We came up with a module of Symcat called “MedAssure” that lets users enter the symptoms they are experiencing, add (or auto-populate from Cigna’s data) the medication they are on, and informs them if their medication is a known cause of their symptoms. They also have the opportunity to share this information with their physician, who wants to know if his or her patients are experiencing potentially debilitating, drug-related side effects. The seamless integration of MedAssure into Symcat’s interface allows users to add that information to their existing health timeline and continue tracking their symptoms.
Winning the challenge meant we went home with great recognition for Symcat, cash award and and exciting opportunity to work with Cigna. This is the second challenge we’ve won this year after the Robert Wood Johnson Foundation grant 5 months ago. If anything, it’s great motivation to keep working hard and innovating on how patients find health information.
Early in medical school, I was involved in the care of Ted, who could have been my grandfather. At 76 he was as spry as any of the patients on the ward and always welcomed me with a “morning, Doc!” He was admitted because he was having concerning chest pain several times a week. Opening and closing 2.8 billion times throughout his life, his heart valves had gradually become hard and inflexible preventing blood from leaving at its usual rate. Now, it was risking his life. He had several treatment options available to him: valve replacement through open-heart surgery, a new minimally-invasive procedure where they snaked a new valve through the body’s blood vessels and into the heart, or just taking medications to help with his symptoms. It was my job to help Ted figure out which option was best for him.
Medicine is a highly cognitive discipline, demanding deliberate analysis and careful attention. Moreover, the body of evidence-based practices and medical knowledge continues to grow. Indeed, it has far outstripped physicians ability to stay up-to-date on the latest research. As a result, researchers and businesses have since the 1960s been working to codify medical practice and knowledge so as to offer cognitive support to health care providers trying to advise patients like Ted. These software-based tools usually place textbook knowledge at a doctor’s fingertips. Many of them such as INTERNIST and DXPlain became highly complex diagnostic tools.
However, despite the tens of thousands of person hours that went into developing them they failed to see widespread adoption. This seems strange, maybe even a tragedy, when one considers that as many as 15% of diagnoses made in the US are wrong. That number approaches 50% when considering physician’s management decisions. So why haven’t these tools been more widely adopted?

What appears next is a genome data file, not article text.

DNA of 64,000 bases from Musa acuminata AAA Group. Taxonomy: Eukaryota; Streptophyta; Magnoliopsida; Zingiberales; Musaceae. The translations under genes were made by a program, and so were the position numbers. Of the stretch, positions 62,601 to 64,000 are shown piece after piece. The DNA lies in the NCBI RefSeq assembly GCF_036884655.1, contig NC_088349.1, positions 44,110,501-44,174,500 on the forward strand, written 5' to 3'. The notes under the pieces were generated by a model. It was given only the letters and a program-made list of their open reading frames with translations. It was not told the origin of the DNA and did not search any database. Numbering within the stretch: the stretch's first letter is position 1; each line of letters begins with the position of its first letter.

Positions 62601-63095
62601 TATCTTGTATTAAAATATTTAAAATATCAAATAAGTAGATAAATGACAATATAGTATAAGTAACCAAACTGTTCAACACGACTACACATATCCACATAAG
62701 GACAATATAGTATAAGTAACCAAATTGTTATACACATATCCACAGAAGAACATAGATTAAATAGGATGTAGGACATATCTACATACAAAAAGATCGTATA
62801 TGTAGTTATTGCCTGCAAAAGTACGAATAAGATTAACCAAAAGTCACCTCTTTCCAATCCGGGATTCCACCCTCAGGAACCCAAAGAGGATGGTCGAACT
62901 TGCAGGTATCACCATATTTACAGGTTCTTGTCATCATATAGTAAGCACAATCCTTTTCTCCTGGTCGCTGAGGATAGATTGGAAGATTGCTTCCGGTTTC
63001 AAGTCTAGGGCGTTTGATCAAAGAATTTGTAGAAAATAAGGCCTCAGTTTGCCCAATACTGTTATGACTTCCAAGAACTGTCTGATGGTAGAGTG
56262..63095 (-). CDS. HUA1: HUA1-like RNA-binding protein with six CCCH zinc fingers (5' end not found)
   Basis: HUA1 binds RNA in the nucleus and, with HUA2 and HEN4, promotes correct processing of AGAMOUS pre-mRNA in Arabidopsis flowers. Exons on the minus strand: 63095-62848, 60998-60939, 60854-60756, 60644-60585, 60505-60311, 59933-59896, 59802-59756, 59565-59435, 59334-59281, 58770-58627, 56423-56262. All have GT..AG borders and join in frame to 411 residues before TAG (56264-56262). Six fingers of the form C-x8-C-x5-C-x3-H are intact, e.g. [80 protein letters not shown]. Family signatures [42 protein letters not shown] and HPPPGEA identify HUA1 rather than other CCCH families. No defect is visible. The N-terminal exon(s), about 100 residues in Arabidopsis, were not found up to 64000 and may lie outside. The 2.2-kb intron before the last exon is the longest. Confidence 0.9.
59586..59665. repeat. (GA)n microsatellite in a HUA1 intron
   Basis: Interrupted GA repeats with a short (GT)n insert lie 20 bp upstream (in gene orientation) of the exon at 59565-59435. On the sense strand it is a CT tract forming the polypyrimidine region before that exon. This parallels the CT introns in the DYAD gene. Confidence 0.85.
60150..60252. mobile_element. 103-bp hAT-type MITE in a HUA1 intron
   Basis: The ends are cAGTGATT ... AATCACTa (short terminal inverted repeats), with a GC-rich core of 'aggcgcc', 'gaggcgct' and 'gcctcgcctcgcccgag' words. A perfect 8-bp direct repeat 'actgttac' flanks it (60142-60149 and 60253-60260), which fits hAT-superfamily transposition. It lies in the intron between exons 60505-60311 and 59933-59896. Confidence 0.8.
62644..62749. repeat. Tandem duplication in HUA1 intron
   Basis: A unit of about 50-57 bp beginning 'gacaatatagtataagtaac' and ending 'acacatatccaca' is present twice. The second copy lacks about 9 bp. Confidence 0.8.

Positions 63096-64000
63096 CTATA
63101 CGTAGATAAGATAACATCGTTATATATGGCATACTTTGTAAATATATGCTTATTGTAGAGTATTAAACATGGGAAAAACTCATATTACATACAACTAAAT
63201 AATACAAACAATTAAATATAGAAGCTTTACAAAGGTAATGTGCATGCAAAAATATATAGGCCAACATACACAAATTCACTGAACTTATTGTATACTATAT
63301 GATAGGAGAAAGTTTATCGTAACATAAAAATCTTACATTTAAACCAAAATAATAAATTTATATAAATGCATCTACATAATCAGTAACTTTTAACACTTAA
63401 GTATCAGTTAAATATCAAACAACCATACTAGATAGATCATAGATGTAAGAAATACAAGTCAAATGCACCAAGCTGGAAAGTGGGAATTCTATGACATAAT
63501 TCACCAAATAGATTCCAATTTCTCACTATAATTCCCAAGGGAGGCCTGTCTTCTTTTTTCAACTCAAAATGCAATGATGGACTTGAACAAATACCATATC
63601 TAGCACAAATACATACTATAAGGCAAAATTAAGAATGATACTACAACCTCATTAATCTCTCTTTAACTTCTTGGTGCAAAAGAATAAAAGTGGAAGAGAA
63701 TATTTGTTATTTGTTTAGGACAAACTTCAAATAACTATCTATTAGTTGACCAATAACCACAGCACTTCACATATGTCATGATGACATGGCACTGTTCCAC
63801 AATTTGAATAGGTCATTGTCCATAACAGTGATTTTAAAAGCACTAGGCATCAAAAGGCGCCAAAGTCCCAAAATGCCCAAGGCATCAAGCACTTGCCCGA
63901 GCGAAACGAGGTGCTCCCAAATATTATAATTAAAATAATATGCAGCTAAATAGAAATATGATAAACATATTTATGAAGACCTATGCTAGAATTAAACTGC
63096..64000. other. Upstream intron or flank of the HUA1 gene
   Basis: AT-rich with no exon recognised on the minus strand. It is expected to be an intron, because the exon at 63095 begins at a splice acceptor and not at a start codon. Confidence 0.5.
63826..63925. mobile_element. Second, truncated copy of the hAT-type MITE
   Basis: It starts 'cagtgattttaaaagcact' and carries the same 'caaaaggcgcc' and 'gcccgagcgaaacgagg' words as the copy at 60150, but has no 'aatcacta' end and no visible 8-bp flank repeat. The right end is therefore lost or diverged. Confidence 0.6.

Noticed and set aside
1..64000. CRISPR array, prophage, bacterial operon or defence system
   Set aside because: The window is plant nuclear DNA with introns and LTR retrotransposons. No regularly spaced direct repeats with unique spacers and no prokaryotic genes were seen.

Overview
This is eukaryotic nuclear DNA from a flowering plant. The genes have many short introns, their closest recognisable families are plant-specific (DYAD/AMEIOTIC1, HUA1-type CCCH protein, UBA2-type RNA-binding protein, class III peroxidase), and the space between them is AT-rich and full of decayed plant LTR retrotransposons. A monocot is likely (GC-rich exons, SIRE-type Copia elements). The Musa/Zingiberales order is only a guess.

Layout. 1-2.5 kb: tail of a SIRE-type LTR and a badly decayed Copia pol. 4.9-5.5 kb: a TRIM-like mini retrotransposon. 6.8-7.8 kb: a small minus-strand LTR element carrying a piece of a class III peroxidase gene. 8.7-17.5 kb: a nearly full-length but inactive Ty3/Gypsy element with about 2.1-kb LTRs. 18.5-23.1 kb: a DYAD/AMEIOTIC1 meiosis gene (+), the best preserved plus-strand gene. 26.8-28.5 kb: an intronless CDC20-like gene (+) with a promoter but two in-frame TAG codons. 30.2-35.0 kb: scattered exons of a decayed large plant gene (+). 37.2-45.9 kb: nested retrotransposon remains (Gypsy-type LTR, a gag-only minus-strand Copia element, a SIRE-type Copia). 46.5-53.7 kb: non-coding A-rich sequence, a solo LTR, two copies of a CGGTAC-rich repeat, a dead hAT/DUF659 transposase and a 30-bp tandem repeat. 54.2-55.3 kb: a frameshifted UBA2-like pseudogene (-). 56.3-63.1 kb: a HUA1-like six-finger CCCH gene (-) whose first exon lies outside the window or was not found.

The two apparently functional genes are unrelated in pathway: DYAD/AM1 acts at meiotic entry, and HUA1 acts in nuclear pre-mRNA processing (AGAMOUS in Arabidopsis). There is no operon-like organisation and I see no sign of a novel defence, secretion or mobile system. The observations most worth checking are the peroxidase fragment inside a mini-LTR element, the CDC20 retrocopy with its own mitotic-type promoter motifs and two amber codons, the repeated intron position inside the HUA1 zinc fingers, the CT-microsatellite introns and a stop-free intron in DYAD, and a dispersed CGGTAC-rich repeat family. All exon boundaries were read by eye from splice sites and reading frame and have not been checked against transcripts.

In general, getting physicians to use decision support tools has significant barriers. For one, there is a perception of a highly-optimized workflow being very sensitive to disruption of change. However, this is not the main obstacle. Physicians are amenable to tools that genuinely save time. However, many decision support tools require a substantial investment of time.
Take, for example, the STS calculator assessing Ted’s risk during cardiac surgery. Insofar as it can predict morbidity and mortality, it is a very useful tool. As you can see, though, there are a number of variables to contend with. Over 40 once you start answering questions and getting into the decision tree logic. Unfortunately, in this example it is hard for a physician to really weigh the different probabilities of death and injury that it presents. Would you prefer a 5% risk of dying from a procedure with a 90% chance of improving symptoms or a 2% risk of dying with a 70% chance of improving symptoms? “How much risk of death am I willing to tolerate for a shot at a cure?”
To answer that question you would need to know about your life expectancy, your quality of life with and without your symptoms, and critically, your own preferences about the type of life you want to lead. Everyone wants to live a healthy and happy life for as long as possible, but when you have to make trade-offs, the decision becomes a deeply personal one.
Of course, there are cases when the trade-offs seem very small. Prescribing a well-studied medication with few risks can dramatically increase a person’s years of healthy life. In these cases, though, no calculator is needed. A physician’s intuition and expertise alone are usually enough to guide a patient in their care.
But when it comes to the decisions at the margins, when even a physician is ambivalent about the right course of action, there can be no other way than to have a frank conversation about a patient’s values. In other words, borderline numbers quoting risk will not appreciably change the final decision. And a decision support tool that cannot change someone’s decision is useless. So, it’s really up to the patient. In these cases, it’s easier and more valid to ask a patient about their values and avoid exposing them to risk calculators derived from special study populations with extensive caveats.